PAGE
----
Girl Reading a Letter at an Open Window

For many years, the attribution of the painting—which features a young Dutch woman reading a letter before an open window—was lost, with first Rembrandt and then Pieter de Hooch being credited for the work before it was properly identified in 1880. After World War II, the painting was briefly in possession of the Soviet Union.

X-rays of the canvas have shown that at one point Vermeer had featured a Cupid in the painting. This putto once hung in the upper right of the piece before, for whatever reason, Vermeer drew the draperies over it.

The draperies themselves, hanging in the left foreground, are not an uncommon element for Vermeer, appearing in seven of his paintings. Even more common, the repoussoir appears in 25, with Girl Reading a Letter at an Open Window, one of three which feature a rug-covered table or balustrade between the figure and the viewer. It was the last painting in which Vermeer featured this device.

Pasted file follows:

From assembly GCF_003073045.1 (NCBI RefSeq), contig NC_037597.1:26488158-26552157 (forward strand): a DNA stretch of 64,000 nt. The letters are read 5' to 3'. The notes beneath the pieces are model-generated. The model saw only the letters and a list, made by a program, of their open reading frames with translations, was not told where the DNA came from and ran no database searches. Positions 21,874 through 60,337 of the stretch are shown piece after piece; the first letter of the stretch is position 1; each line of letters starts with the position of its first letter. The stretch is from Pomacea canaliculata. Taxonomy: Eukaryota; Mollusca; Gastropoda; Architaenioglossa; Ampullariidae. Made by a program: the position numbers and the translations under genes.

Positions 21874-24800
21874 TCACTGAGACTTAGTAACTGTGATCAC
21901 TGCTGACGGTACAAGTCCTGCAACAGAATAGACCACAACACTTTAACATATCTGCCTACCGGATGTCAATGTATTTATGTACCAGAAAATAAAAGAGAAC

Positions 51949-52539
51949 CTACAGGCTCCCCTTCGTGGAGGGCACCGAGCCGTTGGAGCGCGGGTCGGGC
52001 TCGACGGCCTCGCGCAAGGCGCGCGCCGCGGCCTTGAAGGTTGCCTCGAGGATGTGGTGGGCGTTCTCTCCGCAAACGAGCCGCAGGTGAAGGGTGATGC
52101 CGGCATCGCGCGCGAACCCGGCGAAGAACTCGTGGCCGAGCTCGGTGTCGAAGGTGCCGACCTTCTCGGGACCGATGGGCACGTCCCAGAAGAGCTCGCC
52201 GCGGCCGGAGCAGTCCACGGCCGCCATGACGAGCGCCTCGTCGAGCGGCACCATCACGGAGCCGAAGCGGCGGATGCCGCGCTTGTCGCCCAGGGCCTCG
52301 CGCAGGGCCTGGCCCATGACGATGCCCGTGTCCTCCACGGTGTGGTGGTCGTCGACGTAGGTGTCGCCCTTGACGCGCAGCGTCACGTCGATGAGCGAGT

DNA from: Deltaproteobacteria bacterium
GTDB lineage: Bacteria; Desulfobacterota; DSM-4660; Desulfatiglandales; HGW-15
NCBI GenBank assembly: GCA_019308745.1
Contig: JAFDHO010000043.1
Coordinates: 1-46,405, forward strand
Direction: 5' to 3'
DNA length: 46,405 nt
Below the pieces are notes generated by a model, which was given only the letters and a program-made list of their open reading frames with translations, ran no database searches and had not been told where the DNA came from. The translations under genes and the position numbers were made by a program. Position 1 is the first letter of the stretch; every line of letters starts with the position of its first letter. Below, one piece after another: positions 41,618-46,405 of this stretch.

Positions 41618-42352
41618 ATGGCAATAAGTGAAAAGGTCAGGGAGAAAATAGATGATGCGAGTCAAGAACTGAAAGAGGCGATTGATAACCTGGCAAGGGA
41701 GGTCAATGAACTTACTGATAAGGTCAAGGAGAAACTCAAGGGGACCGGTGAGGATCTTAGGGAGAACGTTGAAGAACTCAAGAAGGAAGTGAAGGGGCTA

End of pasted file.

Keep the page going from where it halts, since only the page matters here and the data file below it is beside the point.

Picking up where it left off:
Vermeer completed the painting in approximately 1657–1659. In 1742, Augustus III of Poland, Elector of Saxony, purchased the painting under the mistaken belief that it had been painted by Rembrandt. In 1826, it was mis-attributed again, to Pieter de Hooch. It was so labeled when French art critic Théophile Thoré-Bürger came upon it, recognizing it as one of the rare works of the Dutch painter and restoring its proper attribution in 1860.








Other Artists

  1. 1.William Shakespeare


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